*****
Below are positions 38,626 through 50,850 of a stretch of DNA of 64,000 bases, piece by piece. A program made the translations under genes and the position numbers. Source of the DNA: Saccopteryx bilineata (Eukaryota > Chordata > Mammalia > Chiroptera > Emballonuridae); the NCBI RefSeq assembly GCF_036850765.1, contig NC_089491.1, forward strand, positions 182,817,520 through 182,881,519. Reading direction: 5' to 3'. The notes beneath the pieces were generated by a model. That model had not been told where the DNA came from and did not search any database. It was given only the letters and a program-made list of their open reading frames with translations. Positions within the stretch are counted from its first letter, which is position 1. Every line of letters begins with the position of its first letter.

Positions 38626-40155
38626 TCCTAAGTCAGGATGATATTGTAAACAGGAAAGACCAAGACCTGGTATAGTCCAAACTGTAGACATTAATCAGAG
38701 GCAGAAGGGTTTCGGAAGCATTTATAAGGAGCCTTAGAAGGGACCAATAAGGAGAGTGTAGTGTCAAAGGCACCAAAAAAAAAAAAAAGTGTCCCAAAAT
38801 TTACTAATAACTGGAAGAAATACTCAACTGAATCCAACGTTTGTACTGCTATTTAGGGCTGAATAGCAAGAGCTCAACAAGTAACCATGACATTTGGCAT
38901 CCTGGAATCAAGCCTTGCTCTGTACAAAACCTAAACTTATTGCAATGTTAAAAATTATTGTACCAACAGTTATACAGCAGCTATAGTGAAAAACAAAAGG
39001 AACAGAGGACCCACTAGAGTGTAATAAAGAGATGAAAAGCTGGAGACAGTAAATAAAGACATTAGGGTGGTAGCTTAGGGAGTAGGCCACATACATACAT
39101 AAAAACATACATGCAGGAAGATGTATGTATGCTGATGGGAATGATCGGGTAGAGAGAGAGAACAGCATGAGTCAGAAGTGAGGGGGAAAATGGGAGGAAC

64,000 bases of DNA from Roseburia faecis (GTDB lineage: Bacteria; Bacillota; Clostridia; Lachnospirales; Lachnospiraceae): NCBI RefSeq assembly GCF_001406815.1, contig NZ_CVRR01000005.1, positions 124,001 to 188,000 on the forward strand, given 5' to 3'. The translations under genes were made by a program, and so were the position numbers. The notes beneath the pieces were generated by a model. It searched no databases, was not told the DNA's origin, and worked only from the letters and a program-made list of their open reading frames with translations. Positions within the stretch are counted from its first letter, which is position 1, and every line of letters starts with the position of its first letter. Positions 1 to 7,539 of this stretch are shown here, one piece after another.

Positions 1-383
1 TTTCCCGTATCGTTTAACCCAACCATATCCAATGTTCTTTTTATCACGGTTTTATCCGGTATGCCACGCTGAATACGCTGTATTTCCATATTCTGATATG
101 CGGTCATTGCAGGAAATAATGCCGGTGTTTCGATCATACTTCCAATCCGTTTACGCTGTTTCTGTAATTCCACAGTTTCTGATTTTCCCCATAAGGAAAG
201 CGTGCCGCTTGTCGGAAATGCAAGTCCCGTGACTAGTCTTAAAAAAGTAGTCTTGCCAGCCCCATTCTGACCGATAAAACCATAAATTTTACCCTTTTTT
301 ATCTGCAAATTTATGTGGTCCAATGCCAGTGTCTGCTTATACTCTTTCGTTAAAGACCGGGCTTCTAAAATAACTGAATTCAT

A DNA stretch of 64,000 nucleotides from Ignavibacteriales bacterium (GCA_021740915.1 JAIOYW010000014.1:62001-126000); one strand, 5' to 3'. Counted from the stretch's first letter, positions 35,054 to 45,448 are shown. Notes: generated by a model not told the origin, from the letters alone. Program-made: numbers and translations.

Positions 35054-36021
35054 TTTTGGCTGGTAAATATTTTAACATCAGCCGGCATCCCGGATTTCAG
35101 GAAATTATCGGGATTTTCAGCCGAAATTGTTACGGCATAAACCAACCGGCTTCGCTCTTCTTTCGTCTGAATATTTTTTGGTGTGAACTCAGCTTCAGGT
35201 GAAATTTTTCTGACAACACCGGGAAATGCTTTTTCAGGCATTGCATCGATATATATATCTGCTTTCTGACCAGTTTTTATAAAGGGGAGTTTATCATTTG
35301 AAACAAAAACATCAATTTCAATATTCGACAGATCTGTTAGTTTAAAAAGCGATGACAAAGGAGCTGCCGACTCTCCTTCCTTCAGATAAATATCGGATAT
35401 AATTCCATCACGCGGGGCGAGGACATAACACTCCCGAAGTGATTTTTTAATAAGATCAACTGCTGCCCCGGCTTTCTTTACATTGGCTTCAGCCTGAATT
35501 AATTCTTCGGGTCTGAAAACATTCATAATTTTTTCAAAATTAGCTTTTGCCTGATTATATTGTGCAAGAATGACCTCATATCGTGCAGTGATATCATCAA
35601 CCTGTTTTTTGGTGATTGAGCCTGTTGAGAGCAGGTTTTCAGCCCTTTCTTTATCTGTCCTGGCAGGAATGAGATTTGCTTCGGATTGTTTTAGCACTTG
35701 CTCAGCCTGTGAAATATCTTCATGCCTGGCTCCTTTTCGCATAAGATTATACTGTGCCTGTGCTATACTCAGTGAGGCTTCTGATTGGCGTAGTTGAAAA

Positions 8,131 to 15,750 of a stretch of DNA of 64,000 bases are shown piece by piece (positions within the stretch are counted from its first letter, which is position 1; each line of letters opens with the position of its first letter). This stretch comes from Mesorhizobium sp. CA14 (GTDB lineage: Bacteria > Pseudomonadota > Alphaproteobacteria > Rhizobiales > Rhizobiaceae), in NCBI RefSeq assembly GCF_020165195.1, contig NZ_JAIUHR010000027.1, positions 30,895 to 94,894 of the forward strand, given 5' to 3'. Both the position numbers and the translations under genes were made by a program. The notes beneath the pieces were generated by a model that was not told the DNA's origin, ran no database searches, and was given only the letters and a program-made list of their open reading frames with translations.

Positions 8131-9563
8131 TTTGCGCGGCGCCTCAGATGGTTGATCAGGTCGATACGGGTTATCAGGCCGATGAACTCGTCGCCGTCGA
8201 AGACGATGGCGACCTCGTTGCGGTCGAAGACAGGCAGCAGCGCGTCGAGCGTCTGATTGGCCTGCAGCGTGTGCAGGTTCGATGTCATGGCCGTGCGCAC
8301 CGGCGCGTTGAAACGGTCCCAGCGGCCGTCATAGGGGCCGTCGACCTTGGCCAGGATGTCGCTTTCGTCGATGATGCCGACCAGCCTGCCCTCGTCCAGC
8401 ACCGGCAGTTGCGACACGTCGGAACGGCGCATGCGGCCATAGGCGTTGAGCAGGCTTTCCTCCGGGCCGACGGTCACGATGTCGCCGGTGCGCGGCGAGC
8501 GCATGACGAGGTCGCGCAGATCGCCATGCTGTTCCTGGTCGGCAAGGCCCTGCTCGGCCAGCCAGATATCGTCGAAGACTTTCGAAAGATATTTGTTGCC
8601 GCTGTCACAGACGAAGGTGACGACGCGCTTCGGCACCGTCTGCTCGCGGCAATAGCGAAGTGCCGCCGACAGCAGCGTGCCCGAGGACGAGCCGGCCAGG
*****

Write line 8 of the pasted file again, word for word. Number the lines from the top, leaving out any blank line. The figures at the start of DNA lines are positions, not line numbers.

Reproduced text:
39101 AAAAACATACATGCAGGAAGATGTATGTATGCTGATGGGAATGATCGGGTAGAGAGAGAGAACAGCATGAGTCAGAAGTGAGGGGGAAAATGGGAGGAAC